Intercultural Communication In The Workplace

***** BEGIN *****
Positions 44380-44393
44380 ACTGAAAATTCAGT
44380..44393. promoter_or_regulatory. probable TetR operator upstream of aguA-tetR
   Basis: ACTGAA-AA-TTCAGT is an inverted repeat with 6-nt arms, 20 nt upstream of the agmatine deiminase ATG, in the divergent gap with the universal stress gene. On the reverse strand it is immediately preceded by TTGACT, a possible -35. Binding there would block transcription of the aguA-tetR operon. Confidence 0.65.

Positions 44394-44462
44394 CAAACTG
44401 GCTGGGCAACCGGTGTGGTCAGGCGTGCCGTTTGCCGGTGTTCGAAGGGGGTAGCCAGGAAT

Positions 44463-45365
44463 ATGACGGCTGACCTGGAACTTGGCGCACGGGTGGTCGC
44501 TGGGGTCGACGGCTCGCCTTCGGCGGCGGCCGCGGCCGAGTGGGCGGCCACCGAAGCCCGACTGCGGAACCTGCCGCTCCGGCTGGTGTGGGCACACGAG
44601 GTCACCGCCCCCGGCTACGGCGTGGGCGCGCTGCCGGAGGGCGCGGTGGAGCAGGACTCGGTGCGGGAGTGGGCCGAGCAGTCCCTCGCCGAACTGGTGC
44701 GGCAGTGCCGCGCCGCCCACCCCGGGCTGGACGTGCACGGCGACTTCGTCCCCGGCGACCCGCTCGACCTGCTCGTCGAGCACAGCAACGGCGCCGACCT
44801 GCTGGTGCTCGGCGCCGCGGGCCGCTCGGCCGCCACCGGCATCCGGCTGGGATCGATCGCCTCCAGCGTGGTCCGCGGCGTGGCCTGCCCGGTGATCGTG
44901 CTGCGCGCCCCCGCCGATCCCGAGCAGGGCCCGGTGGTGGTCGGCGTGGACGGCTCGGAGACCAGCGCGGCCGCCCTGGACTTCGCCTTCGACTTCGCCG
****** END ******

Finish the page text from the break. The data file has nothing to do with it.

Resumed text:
There is much diversity at Canyon Springs. There are numerous ethnic groups, which include African-American, Asian descent, Mexican-American and other Spanish speaking individuals; Africans, Filipinos, Native Americans, and Indians are also included. Canyon Springs' Health and Safety Officer (HSO) is of Asian descent; she came to the United States, with her parents, from Indonesia as a teen. She completed high school in Orange County, California and earned a Bachelor of Arts degree from California State University, Fullerton. She worked at Fairview Developmental Center for two years before coming to work at Canyon Springs four years ago. Although the HSO received the majority of her education here in the United States, her first language is Indonesian and she frequently experiences language issues. As a member of Canyon Springs' Health and Safety Committee, I have first hand experience with the HSO's language issues. In meetings, when the HSO presents her reports, it is difficult to understand what she is saying; she has a strong Indonesian accent. Her written reports, as well as her emails, often contain grammar and spelling errors. Many committee members and other Canyon Springs' employees have complained, amongst themselves, that the HSO's verbal communication language is difficult to understand and that her written communications were unprofessional and reflected poorly on Canyon Springs. I am unaware of any official complaints to upper management, but I am confident that upper management is aware of the HSO's communication problems. "The reality is that language and cultural barriers and misunderstandings can get in the way of effective communication and create complications in the workplace" (Charlotte-Mecklenburg). While language barriers and cultural differences can pose additional problems and misunderstandings in the workplace, personally I do not see the HSO's culture as a problem. Many cultural nuances...
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